The Database Macro Dictionary specifies the value to be substituted for each storage parameter. Using macros in the storage dictionary (rather than actual values) affords the greatest flexibility at database creation time. An application is free to use the Macro Dictionary to store any of its own macros as well as those required for database creation.

Data Dictionary Tab View

The Data Dictionary Tab View displays the full contents of the Database Library's built-in data dictionary, and it provides a front-end to the active data dictionary facility. This allows programmers and database administrators to define database tables and then create and maintain them, without having to construct scripts or command files that are specific to a particular back-end DBMS.

Starting from a back-end independent data dictionary layout, the back-end dependent SQL needed to build a new database (CREATE TABLE, CREATE INDEX, ALTER TABLE, GRANT, etc.) is generated. Application programmers and DBAs can define each database record type, associated index, and referential integrity constraint with the Data Dictionary Tab View, or by directly editing Load Dictionary command files.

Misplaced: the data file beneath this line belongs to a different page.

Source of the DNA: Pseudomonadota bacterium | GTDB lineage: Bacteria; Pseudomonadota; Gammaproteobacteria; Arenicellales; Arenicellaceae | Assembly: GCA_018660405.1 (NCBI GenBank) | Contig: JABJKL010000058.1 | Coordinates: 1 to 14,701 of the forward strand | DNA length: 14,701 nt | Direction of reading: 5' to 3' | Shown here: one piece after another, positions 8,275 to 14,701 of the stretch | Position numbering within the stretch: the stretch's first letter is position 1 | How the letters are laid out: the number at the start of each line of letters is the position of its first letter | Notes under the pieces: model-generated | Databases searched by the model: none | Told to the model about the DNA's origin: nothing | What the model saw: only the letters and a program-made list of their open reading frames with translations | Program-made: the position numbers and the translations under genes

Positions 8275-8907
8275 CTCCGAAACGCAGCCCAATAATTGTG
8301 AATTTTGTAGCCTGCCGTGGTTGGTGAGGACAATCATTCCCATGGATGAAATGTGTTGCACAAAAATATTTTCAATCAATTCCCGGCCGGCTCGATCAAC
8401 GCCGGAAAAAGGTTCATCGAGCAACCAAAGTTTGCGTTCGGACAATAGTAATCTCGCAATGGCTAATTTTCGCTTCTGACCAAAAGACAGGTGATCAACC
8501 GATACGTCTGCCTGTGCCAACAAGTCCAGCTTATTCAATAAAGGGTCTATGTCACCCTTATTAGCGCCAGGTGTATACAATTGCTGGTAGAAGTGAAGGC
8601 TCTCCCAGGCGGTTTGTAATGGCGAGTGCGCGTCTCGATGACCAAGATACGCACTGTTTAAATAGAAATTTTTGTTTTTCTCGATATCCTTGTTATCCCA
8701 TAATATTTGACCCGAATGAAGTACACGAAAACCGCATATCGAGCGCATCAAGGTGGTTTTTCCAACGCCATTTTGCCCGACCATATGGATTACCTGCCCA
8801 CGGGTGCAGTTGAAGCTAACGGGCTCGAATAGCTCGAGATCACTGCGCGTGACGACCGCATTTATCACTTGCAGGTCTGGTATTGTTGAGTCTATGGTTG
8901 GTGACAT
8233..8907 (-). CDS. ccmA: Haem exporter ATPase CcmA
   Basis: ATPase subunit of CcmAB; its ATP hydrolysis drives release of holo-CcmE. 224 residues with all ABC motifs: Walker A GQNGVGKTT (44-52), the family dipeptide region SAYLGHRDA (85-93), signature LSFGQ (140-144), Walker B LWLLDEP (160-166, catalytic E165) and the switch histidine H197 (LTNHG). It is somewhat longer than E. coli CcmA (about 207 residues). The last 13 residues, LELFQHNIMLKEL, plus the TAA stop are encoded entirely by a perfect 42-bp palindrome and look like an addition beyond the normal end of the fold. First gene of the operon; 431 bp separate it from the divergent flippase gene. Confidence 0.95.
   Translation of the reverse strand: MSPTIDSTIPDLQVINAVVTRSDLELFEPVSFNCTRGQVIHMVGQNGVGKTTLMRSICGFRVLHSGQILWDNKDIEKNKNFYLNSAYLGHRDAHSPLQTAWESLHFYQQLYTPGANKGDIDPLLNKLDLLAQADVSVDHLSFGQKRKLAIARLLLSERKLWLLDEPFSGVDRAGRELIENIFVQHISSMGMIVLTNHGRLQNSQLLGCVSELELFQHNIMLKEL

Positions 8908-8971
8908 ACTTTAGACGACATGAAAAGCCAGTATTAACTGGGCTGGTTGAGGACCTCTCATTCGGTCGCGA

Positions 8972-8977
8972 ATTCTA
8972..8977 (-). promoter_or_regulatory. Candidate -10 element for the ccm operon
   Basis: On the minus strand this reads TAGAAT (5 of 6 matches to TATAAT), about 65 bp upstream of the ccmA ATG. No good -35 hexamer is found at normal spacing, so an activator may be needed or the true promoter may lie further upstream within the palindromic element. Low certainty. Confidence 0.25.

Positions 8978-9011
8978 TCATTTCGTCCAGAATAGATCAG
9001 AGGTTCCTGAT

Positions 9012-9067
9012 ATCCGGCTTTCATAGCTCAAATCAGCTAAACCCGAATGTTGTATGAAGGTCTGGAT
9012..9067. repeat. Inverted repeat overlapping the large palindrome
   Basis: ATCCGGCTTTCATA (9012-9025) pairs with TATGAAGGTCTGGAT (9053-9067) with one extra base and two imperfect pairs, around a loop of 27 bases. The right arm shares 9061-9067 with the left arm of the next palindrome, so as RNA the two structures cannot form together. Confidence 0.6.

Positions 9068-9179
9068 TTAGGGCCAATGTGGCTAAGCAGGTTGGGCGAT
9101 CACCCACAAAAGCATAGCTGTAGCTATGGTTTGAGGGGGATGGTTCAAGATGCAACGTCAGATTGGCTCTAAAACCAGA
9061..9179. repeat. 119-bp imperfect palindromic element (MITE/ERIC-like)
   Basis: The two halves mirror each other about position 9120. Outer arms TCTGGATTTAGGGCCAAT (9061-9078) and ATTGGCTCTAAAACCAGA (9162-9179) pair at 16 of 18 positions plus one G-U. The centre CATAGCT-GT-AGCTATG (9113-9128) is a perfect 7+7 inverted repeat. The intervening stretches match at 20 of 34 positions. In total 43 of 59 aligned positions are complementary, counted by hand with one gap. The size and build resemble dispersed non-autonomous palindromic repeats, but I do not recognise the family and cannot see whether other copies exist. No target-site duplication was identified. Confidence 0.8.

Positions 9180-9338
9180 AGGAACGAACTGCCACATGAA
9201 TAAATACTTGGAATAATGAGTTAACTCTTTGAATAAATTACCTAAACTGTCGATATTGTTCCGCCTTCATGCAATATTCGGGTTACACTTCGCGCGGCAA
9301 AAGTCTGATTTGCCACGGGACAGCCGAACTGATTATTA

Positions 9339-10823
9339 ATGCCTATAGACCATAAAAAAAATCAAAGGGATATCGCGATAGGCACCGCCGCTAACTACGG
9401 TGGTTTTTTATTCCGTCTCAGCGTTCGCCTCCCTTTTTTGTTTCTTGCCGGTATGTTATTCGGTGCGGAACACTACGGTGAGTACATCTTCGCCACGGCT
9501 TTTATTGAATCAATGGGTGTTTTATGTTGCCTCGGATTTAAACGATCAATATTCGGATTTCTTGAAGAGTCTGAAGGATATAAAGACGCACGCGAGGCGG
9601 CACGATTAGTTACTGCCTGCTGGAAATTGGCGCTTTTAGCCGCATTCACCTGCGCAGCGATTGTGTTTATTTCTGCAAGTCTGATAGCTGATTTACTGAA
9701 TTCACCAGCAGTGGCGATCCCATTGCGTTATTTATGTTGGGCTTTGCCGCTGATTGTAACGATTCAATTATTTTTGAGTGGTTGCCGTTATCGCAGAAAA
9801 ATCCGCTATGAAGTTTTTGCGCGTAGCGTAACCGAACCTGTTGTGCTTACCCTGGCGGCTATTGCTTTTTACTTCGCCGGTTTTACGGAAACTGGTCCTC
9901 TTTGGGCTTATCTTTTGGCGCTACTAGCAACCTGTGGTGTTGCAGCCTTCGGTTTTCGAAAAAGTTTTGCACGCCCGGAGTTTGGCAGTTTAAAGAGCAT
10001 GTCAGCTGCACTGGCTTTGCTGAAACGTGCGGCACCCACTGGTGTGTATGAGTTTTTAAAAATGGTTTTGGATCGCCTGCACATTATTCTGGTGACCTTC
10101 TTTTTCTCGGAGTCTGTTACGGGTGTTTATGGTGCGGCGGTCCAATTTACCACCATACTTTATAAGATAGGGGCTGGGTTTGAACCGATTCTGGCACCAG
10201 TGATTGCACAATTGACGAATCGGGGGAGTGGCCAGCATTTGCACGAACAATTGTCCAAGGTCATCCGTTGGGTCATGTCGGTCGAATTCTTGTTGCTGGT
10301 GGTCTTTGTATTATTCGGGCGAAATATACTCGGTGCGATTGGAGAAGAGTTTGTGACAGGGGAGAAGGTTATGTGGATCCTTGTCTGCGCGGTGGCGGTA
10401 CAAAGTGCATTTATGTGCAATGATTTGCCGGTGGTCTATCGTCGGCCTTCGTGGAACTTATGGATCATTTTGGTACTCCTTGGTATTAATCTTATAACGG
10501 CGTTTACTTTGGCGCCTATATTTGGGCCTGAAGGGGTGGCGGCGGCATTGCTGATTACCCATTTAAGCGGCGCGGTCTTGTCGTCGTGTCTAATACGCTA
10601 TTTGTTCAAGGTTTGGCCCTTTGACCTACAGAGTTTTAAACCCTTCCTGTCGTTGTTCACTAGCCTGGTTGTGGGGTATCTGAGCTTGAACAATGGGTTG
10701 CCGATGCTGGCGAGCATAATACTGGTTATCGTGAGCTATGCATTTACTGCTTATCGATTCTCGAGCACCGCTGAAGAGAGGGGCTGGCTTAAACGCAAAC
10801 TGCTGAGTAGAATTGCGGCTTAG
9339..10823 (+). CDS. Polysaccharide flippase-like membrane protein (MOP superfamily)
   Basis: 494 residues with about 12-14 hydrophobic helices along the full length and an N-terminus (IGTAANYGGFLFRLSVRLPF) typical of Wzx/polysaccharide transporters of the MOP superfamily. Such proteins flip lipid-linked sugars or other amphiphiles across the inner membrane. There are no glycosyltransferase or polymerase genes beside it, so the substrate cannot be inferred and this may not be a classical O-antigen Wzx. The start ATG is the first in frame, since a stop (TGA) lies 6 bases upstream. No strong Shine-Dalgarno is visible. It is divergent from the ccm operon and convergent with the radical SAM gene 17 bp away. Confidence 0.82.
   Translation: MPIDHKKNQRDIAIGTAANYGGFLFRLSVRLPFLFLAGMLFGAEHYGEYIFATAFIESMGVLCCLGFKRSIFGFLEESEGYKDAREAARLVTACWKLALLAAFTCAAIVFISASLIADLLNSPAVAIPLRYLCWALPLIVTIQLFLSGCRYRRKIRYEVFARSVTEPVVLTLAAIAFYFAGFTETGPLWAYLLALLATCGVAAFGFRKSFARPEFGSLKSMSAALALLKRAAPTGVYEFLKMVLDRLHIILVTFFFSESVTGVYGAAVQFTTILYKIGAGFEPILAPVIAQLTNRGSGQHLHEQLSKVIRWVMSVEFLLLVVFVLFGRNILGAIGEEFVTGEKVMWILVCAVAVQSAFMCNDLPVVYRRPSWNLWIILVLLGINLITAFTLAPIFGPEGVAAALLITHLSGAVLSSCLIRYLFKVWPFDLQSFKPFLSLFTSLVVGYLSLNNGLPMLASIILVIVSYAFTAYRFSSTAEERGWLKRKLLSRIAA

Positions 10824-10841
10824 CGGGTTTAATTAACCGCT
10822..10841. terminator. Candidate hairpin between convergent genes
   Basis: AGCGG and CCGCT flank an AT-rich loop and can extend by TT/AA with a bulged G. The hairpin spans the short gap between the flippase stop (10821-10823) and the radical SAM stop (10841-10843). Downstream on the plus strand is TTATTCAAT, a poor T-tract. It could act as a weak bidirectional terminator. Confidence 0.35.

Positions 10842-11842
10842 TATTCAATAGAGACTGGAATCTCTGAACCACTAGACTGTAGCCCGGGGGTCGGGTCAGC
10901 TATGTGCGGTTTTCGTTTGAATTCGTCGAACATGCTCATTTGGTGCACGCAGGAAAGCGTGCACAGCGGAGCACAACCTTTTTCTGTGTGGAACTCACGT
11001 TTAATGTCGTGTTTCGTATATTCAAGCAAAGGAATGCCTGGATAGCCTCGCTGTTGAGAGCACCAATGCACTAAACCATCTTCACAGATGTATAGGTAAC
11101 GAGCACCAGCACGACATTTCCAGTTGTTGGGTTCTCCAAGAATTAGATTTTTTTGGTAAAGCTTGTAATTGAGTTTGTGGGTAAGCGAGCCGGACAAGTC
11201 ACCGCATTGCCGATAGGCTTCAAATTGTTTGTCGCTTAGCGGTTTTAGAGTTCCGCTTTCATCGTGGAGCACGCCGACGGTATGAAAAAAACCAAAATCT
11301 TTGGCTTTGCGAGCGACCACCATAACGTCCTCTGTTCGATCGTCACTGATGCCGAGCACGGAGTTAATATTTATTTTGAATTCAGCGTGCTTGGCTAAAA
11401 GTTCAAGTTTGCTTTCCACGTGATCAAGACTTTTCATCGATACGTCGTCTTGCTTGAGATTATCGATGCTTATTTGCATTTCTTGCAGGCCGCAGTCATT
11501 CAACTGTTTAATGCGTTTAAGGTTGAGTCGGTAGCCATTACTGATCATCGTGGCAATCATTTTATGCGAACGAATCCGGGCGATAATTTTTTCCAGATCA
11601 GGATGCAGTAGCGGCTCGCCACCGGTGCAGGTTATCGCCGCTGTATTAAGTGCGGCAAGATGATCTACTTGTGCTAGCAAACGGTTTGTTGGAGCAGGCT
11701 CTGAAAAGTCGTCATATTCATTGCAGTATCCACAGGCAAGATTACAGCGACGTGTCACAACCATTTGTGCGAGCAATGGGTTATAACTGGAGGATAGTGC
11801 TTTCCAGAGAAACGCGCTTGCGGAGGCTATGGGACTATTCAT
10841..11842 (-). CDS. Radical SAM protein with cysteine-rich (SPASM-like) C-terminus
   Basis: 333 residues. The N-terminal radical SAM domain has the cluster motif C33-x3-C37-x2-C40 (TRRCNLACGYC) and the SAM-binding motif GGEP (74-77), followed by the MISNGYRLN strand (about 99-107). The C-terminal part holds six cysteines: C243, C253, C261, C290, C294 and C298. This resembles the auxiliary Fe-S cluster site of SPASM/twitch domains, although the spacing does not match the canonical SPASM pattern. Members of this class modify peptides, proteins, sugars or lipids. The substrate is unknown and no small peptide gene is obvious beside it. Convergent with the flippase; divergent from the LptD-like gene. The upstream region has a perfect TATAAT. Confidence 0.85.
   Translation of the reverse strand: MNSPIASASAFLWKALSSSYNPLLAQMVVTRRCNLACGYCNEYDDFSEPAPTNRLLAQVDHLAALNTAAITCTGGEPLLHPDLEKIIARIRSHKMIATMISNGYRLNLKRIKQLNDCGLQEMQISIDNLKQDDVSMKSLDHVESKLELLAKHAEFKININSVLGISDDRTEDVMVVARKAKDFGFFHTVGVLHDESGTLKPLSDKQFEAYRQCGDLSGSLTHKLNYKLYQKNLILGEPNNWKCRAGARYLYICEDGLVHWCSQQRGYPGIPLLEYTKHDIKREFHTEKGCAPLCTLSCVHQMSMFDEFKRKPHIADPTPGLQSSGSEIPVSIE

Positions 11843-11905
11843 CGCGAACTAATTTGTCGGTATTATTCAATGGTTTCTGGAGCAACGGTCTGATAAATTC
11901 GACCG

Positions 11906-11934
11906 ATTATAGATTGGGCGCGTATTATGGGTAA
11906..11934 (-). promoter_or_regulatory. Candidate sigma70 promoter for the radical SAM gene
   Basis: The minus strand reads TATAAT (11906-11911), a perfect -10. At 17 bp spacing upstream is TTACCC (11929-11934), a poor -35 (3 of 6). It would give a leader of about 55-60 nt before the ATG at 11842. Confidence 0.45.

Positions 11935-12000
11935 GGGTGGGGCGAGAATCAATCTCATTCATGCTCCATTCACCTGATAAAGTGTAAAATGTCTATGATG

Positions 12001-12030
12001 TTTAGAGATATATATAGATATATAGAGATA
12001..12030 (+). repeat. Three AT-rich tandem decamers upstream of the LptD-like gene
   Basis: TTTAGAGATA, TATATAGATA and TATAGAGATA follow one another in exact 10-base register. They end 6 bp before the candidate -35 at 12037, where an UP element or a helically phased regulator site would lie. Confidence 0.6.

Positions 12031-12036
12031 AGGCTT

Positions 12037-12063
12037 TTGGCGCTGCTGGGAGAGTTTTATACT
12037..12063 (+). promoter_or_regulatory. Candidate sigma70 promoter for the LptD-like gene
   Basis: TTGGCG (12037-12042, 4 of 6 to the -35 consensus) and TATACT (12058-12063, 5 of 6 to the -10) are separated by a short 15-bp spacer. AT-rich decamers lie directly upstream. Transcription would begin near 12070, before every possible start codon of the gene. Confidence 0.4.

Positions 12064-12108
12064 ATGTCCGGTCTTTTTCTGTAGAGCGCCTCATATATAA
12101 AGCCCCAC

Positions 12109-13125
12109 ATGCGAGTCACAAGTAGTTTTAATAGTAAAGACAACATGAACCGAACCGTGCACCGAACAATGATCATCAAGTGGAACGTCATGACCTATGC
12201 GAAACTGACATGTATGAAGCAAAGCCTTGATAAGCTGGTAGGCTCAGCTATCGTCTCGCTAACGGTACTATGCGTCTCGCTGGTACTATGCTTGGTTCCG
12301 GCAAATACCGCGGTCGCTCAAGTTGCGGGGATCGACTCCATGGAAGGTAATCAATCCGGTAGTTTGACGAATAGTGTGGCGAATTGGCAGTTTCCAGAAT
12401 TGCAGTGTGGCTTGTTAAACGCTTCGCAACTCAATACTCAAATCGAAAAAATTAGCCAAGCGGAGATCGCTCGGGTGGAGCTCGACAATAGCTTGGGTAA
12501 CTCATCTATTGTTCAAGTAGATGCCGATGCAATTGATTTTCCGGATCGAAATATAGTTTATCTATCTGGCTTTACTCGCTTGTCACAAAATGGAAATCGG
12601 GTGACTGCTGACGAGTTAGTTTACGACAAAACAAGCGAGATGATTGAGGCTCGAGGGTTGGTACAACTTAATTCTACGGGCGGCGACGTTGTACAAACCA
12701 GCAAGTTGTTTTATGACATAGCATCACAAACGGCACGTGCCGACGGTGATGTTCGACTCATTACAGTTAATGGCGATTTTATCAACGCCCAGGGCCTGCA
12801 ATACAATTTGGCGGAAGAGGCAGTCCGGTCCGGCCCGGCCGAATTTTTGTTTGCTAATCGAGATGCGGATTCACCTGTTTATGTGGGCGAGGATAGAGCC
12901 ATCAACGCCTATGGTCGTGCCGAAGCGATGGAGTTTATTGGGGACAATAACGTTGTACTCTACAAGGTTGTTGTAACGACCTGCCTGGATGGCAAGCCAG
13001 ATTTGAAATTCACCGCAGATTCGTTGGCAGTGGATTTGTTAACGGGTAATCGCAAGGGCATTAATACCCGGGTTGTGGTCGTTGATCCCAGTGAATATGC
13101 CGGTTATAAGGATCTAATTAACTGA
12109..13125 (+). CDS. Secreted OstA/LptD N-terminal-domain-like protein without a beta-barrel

The Data Dictionary Tab View is a tabbed form for entering and maintaining all table details including:

  • Region IDs and region names
  • Record types (tables) and remarks
  • Fields, including field numbers, names, types, lengths, scales, masks, primary keys, foreign key sequence numbers, deletion rules
  • Indexes, with field key lists
  • Storage records (for specifying database creation parameters)
  • Macros (used with storage records to specify database creation parameters)

Data Dictionary Reports

The Database Field Dictionary Report describes the record layouts for all built-in record types, and the Database Record Type Dictionary Report provides an overview on each record type (table).

If you create the record types without using the active data dictionary, you can run the Check Dictionary Report to verify that the database catalog's view is the same as the data dictionary's. Any discrepancies can then be resolved by comparing the data dictionary field (column) definitions with those in the database catalog, and making the necessary adjustments. The Database Library depends on the accuracy of the dictionary information for essential activities, such as automatically creating record layouts in memory, doing data validation, and constructing efficient queries.